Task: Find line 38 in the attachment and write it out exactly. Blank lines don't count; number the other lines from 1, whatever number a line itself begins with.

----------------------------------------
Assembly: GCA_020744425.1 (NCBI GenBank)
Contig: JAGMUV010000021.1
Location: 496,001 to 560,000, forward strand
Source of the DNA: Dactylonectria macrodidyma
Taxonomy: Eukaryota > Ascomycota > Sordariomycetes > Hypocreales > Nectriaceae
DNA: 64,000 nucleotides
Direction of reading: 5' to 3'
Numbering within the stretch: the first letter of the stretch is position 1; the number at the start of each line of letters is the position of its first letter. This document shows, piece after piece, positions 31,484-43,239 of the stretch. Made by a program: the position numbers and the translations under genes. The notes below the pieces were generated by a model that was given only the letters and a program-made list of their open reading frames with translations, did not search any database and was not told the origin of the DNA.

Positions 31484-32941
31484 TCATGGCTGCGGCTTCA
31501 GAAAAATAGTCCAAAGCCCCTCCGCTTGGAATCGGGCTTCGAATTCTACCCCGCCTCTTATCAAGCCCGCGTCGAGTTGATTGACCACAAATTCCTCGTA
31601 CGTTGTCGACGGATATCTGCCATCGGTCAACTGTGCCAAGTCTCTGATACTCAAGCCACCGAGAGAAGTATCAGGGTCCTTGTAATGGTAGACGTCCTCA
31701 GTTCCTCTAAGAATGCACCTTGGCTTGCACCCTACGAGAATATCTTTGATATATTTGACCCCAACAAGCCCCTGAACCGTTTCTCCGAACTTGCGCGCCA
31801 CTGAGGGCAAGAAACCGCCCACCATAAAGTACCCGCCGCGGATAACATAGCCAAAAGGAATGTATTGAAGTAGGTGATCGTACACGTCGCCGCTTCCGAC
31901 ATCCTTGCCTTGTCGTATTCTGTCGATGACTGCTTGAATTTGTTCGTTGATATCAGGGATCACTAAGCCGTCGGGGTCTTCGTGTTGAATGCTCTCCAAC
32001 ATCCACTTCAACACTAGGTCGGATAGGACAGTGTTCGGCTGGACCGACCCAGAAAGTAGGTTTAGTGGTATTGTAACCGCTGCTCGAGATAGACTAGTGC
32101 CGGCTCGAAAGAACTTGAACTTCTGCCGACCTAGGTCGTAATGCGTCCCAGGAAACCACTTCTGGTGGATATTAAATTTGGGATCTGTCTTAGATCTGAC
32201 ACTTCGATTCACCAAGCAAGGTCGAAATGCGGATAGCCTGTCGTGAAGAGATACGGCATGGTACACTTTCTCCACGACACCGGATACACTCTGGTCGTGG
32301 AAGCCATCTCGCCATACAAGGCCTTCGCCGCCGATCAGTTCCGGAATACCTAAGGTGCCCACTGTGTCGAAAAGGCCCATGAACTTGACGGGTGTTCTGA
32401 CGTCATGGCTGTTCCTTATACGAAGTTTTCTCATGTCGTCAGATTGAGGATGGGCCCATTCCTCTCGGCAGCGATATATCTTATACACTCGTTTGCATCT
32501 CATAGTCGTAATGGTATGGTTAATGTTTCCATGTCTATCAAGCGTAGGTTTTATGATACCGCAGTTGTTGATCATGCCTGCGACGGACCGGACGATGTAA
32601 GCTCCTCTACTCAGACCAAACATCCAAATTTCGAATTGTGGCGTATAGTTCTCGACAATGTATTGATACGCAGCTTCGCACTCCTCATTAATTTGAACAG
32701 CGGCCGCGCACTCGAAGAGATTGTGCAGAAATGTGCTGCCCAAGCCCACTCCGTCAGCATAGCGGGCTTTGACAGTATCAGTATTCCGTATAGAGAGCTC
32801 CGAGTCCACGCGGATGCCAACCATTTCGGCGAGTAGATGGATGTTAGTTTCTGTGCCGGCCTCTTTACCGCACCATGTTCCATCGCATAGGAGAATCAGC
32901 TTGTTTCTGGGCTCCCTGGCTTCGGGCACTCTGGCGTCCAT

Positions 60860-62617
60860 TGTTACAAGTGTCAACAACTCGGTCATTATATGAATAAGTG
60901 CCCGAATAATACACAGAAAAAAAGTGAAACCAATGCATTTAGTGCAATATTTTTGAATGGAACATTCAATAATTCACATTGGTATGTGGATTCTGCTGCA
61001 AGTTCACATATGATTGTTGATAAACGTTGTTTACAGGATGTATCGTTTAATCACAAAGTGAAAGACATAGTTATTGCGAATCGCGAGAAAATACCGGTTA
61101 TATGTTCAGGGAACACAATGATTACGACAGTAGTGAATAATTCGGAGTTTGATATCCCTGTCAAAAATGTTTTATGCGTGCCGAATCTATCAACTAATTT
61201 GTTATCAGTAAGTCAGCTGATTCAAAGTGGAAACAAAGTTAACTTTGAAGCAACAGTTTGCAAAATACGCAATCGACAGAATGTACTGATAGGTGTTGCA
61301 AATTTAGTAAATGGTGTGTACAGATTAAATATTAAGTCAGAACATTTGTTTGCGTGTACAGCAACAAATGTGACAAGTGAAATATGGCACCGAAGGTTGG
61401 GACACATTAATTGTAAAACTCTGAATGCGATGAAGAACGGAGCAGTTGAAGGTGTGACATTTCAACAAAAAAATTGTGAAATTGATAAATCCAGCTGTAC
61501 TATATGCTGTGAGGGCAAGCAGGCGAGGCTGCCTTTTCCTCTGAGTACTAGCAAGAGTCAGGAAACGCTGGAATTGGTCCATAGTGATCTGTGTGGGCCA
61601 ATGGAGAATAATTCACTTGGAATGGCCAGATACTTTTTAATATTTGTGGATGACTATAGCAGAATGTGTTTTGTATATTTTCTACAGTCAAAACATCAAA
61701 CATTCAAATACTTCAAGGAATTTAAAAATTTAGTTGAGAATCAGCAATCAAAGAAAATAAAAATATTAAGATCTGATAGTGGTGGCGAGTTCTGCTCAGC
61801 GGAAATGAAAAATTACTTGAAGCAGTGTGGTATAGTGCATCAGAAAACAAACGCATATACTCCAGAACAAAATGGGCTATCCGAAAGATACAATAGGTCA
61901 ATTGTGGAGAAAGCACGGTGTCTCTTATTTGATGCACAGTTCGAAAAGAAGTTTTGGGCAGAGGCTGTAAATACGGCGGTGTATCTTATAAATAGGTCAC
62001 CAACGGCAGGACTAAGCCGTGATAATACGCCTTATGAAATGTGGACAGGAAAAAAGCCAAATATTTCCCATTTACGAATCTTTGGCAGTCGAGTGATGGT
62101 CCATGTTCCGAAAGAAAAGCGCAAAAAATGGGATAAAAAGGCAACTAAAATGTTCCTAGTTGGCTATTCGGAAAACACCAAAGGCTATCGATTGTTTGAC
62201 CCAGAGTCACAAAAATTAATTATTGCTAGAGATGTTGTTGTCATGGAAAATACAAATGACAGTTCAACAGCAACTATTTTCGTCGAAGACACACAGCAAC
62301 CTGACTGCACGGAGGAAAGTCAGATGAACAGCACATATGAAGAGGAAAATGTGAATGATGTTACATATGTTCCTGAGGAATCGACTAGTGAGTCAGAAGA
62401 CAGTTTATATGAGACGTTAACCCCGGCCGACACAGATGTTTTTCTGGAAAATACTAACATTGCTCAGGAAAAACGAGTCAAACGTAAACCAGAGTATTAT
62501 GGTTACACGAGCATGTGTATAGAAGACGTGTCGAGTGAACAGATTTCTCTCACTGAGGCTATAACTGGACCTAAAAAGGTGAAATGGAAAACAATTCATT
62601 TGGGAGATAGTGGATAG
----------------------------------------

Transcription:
61901 ATTGTGGAGAAAGCACGGTGTCTCTTATTTGATGCACAGTTCGAAAAGAAGTTTTGGGCAGAGGCTGTAAATACGGCGGTGTATCTTATAAATAGGTCAC